Email, the most popular communication tool of the modern workplace, could soon be obsolete. Invented in the 1960s to facilitate digital communication between workers, it has been overtaken by speedier and more efficient applications. From messaging apps with document-sharing features to inboxes with inbuilt profile pop-ups, today’s communication tools not only aim to reduce the time we spend engrossed in our inboxes, they also promise increased privacy and faster communication.
For those unwilling to relinquish the classical email format just yet, there’s Superhuman, which claims to be “the fastest email experience ever made”
One of the major disruptors of email, Slack, has seen a huge uptick in clients in recent years as workers seek more efficient ways to collaborate with their international colleagues. Founded in 2013 by Stewart Butterfield, the cloud-based chat platform now has more than 10 million daily users and was valued at $23bn when it debuted on the New York Stock Exchange in June this year. The application allows communication to be organised into channels: office water cooler chat is separated from strategic debates, making it easier for employees to choose which messages take priority, unlike an email inbox, where users have to sort through themselves.
Slack’s capabilities extend well beyond sending and receiving messages – it also integrates with a number of third-party services including Dropbox, GitHub and Trello. This means employees can share files, work together on code and keep track of daily tasks, all within one platform.
Top of the line
For those unwilling to relinquish the classical email format just yet, there’s Superhuman, which claims to be “the fastest email experience ever made”. Every action – whether that’s starting up the service, sending an email or searching for a contact – takes less than one tenth of a second. It boasts a host of inbuilt tools designed to save time, from keyboard functions (one allows users to send a timely RSVP to decline invitations if their diary is booked up) to pop-ups reminding you of your last message exchange with a contact.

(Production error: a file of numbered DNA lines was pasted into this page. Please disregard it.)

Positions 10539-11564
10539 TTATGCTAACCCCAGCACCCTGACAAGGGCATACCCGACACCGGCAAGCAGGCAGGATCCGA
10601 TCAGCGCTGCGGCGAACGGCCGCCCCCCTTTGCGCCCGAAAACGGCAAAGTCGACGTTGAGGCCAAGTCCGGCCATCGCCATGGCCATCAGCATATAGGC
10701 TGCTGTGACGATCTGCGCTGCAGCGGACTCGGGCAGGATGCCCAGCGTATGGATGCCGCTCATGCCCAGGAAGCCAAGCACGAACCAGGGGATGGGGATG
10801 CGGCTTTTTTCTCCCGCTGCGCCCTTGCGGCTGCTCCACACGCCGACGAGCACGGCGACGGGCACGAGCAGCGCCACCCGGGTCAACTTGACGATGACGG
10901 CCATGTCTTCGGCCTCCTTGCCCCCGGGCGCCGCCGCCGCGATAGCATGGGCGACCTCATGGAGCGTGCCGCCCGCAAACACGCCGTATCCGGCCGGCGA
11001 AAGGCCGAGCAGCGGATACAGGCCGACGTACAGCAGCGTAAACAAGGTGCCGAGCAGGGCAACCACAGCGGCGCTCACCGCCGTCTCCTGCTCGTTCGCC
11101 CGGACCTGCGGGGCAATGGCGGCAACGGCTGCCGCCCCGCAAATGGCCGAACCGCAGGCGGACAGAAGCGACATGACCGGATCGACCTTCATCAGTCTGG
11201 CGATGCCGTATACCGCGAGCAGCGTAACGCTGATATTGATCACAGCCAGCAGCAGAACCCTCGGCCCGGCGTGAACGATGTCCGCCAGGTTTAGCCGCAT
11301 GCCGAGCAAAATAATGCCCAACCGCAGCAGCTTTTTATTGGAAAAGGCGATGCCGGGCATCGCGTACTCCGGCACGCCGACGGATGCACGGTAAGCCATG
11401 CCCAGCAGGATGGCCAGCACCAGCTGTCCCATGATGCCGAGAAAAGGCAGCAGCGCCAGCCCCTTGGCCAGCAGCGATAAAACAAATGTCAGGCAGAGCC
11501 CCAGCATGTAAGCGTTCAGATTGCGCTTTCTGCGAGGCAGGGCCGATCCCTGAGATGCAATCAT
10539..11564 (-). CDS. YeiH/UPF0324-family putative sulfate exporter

Since its launch earlier this year, Superhuman has been lauded by the who’s who of the technology sector. David Ulevitch, a partner at venture capital firm Andreessen Horowitz, called it the “future of work”, while both Jager McConnell, CEO of Crunchbase, and the founders of payments firm Stripe are also rumoured to be fans.
Part of Superhuman’s appeal lies in its exclusivity – the system comes with a $30-a-month price tag and is currently invitation-only, with a waiting list of more than 180,000 people, according to CEO Rahul Vohra. For Silicon Valley buffs, the subscription fee is a small price to pay to reclaim some of the time they spend emailing during a typical workday. The cachet that comes with being one of the first to use the service is simply a bonus.
If privacy is the priority, services such as ProtonMail, Tutanota and Runbox all provide end-to-end encrypted email services, meaning no one – not even developers at the company – can read a message’s contents. Runbox’s Norway-based data centres even run solely on renewable hydropower, minimising the environmental impact typically associated with facilities of this type.
Given the amount of time and energy the average employee dedicates to sending and receiving email, it’s reasonable to expect our inboxes to work a little harder for us. After all, the more efficient and streamlined our communication apparatus, the more time we are able to dedicate to productive activities that drive businesses forward and leave us feeling more accomplished at the end of the day. It’s increasingly clear that email is no longer able to fulfil that role, making it ripe for disruption by tools that can.